Skilled Trades and Apprenticeships in...

Skilled Trades and Apprenticeships in Ontario

by Erin Kelly
Jobs People Do | JobsPeopleDo.com

The Ontario College of Trades lists 156 skilled trades. They can be divided into four major categories: Construction, Industrial, Motive Power, and Service. The following lists examples of skilled trades in each of these categories.


Bricklayer AKA brick and stone mason

Construction boilermaker

Drywall finisher and plasterer


General Carpenter

Glazier AKA architectural glass and metal technician

Hazardous materials worker


Powerline technician

Refrigeration and air conditioning systems Mechanic



Tilesetter AKA terrazzo, tile, and marble setter



Elevating devices mechanic

General machinist

Industrial electrician


Optics technician AKA lens and prism maker

Packaging machine mechanic

Precision metal fabricator

Railway car technician

Tool and die maker

Tractor-trailer commercial driver


Motive Power

Agricultural equipment technician

Alignment and brakes technician

Auto body and collision damage repairer

Heavy duty equipment technician

Marine engine technician

Motorcycle technician AKA motorcycle mechanic

Tire, wheel, and rim mechanic

Truck and coach technician AKA truck and transport mechanic

Turf equipment technician


Aboriginal child development practitioner




Child and youth worker

Developmental services worker

Educational assistant


Horticultural technician AKA landscape horticulturalist

Micro-electronics manufacturer

Network cabling specialist

Parts technician AKA partsperson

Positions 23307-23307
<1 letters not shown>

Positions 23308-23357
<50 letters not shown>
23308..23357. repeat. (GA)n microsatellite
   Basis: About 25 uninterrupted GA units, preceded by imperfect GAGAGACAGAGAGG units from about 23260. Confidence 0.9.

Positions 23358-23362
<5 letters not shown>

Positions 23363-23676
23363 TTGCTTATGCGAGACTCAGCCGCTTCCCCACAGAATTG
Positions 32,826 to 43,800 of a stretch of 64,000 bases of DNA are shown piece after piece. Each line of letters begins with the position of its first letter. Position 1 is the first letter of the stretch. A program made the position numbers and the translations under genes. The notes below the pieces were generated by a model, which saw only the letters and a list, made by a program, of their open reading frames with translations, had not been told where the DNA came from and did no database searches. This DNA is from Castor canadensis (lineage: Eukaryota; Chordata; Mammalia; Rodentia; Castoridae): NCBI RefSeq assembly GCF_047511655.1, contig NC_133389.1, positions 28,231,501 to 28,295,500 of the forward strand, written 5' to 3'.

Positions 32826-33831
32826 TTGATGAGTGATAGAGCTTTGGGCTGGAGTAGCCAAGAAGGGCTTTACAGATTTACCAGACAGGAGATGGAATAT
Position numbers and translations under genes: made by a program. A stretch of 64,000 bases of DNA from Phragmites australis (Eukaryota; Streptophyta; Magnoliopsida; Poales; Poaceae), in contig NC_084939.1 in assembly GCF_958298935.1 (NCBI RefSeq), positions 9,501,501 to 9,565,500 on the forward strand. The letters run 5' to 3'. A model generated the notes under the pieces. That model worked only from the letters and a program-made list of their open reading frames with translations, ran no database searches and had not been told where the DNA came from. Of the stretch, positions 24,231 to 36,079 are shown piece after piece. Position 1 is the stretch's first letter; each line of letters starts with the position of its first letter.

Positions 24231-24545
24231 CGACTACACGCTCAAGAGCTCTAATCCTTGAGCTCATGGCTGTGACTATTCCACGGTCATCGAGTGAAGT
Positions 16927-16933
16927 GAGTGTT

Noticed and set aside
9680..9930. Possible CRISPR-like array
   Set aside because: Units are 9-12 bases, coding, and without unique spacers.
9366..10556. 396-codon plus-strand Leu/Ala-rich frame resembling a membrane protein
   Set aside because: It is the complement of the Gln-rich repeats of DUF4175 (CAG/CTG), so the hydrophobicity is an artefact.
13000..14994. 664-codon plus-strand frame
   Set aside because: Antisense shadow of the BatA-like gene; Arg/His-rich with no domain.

Special events coordinator

These lists are not comprehensive: for the entire 156 skilled trades, go to http://www.earnwhileyoulearn.ca/156trades. If you are interested in pursuing a skilled trade, the first step is to research the trades that you are interested in. This may involve determining the length of training, costs, funding opportunities and grants, trade-specific requirements, sponsor availability, job prospects, median income, certification requirements, whether you would be self-employed or work for an organization.

Once you have chosen your desired trade, you need to find a sponsor, which is “a person, group, or organization that takes responsibility for ensuring that you are getting opportunities to learn all of the skills required for you to complete your apprenticeship in accordance with the Ontario College of Trades and Apprenticeship Act, 2009”. During your training, you are considered an apprentice. Upon completion of your apprenticeship and certification in your skilled trade, you are considered a journeyperson and can then take on apprentices of your own.

Apprenticeships are primarily hands-on learning with little to some classroom learning depending on the trade. They lead to fulfilling and well-compensated careers. Combined with the projected shortage of skilled tradespeople in Ontario, skilled trades is an attractive option for young people and those looking to make a career change.


  1. http://www.earnwhileyoulearn.ca/156trades
  2. http://www.earnwhileyoulearn.ca/#home
  3. http://www.earnwhileyoulearn.ca/faq

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